WellPoint's "Safety Sentinel System" may help the FDA and drug makers identify medication safety problems much earlier by analyzing patient clinical and claims data.
When a new drug hits the market, it can take years before enough evidence is gathered that the medication poses dangerous -- or even deadly -- risks to certain patients.
Such was the case with Vioxx, which doctors prescribed for several years before data finally proved the arthritis drug significantly raised risks of heart attacks and strokes, forcing drug-maker Merck to yank Vioxx from the market in 2004.
Since then, health care players -- including insurance companies and providers -- are ramping up development of new electronic surveillance systems that can help the Food and Drug Administration and drug-makers identify medication safety problems much earlier by analyzing patient clinical and claims data.
This week, WellPoint -- one the nation's largest health insurers -- revealed it's investing millions of dollars in a three-year project to build such a drug surveillance system in collaboration with the FDA and several academic institutions, including Harvard University, University of Pennsylvania, and the University of North Carolina.
The Safety Sentinel System will mine and analyze aggregate claims, lab, and pharmaceutical data from WellPoint's 35 million members, who generate 1.4 billion "claim lines" of data each year, said Marcus Wilson, president of HealthCore, WellPoint's medical outcomes research subsidiary, which WellPoint acquired in 2003 and is overseeing the new project.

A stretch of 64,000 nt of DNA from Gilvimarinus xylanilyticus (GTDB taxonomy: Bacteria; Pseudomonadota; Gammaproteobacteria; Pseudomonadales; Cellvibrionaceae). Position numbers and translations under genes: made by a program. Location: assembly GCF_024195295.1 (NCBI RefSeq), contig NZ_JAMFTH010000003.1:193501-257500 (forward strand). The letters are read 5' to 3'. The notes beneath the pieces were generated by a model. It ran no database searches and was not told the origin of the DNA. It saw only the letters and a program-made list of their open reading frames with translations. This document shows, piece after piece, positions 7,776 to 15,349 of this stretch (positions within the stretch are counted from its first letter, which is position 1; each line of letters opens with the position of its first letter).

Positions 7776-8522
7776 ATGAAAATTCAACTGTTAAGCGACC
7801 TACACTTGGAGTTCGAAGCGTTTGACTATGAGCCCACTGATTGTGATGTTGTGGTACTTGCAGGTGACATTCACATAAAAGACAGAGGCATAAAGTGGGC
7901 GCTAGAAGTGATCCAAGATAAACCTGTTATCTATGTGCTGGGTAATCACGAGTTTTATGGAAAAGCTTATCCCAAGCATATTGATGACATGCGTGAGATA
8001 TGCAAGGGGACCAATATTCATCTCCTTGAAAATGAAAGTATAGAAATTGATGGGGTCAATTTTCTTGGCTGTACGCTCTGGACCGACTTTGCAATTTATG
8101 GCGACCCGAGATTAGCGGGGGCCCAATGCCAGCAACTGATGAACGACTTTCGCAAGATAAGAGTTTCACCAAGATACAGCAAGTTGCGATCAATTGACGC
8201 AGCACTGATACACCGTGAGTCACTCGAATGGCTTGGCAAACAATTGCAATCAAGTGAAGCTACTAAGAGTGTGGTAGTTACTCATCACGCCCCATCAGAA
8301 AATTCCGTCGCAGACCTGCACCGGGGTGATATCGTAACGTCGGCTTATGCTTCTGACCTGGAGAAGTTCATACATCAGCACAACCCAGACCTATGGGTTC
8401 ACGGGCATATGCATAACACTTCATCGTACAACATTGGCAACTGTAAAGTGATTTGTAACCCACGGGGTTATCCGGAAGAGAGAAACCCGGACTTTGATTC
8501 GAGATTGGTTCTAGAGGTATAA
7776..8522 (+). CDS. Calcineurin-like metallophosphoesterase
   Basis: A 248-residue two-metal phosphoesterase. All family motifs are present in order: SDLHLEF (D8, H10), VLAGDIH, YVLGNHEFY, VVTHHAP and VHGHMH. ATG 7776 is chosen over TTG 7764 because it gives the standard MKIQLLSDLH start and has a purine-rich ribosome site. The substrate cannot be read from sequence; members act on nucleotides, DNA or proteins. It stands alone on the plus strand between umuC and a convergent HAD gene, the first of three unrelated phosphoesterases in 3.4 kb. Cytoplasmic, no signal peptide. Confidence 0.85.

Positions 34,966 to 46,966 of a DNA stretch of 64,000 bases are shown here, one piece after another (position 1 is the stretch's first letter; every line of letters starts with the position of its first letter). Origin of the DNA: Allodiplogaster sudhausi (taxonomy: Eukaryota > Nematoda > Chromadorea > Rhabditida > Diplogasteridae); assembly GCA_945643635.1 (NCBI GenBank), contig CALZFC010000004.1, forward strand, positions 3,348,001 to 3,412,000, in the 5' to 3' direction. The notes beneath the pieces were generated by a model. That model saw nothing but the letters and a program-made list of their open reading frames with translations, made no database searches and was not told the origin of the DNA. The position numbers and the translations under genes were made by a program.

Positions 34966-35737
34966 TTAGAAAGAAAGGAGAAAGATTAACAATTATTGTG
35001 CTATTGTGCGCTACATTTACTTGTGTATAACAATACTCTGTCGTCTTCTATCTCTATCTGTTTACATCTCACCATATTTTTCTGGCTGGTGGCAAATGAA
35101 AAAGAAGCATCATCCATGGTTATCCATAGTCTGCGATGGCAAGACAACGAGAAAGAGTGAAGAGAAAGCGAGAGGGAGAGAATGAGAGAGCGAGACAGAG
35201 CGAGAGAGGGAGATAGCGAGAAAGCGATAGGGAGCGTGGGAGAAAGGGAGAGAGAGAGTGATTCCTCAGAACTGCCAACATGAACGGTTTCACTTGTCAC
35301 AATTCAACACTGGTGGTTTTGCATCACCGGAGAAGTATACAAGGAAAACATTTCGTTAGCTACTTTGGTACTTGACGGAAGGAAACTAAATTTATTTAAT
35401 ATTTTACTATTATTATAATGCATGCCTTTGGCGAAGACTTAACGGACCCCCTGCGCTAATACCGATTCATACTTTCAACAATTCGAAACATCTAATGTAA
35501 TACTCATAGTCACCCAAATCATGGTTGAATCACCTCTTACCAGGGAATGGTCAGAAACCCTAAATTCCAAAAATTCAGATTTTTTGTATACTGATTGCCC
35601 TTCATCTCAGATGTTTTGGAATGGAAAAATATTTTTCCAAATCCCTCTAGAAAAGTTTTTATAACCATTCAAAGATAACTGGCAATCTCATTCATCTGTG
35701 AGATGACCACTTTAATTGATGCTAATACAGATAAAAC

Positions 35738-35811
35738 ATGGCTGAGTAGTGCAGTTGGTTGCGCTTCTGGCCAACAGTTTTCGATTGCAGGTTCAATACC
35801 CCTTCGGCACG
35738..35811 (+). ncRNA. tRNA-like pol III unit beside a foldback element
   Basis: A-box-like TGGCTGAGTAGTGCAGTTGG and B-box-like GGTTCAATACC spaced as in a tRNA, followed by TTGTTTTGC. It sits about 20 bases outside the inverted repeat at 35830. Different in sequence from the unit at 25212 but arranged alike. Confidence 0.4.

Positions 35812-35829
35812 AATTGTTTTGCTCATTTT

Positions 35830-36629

"Claims data is the root, but there is also pharmaceutical data from prescriptions that patients fill, and other robust data, like lab results data, that can help us analyze safety issues," he said, including whether a certain drug causes kidney toxicity in patients.
"Drugs are not safe. There is no such thing as a safe drug," he said. "There are benefits and risks" for all medications. However, the system aims to help understand, for instance, if certain drugs pose higher adverse risks to large populations of patients, particular demographic or ethnic groups, or certain types of individuals, such as those undergoing combinations of different medical treatments.
HealthCore has a team of 65, including technology professionals and medical experts working on the Safety Sentinel project, Wilson said.
"We're doing this to benefit our members, and we also have a keen interest in public health," he said. Eventually, HealthCore might offer services to pharmaceutical companies, the FDA, or other organizations that want to use the Safety Sentinel infrastructure for their analysis, he said.
In a statement from the FDA, officials say the WellPoint system fits into the agency's larger goal of having a network of public-private partnerships to identify and address drug safety issues faster.
Initial tests of the Sentinel system showed that it can detect potential adverse events within months, versus the years it can take for the FDA to identify problems because of heavy reliance on the reporting of incidents by doctors.
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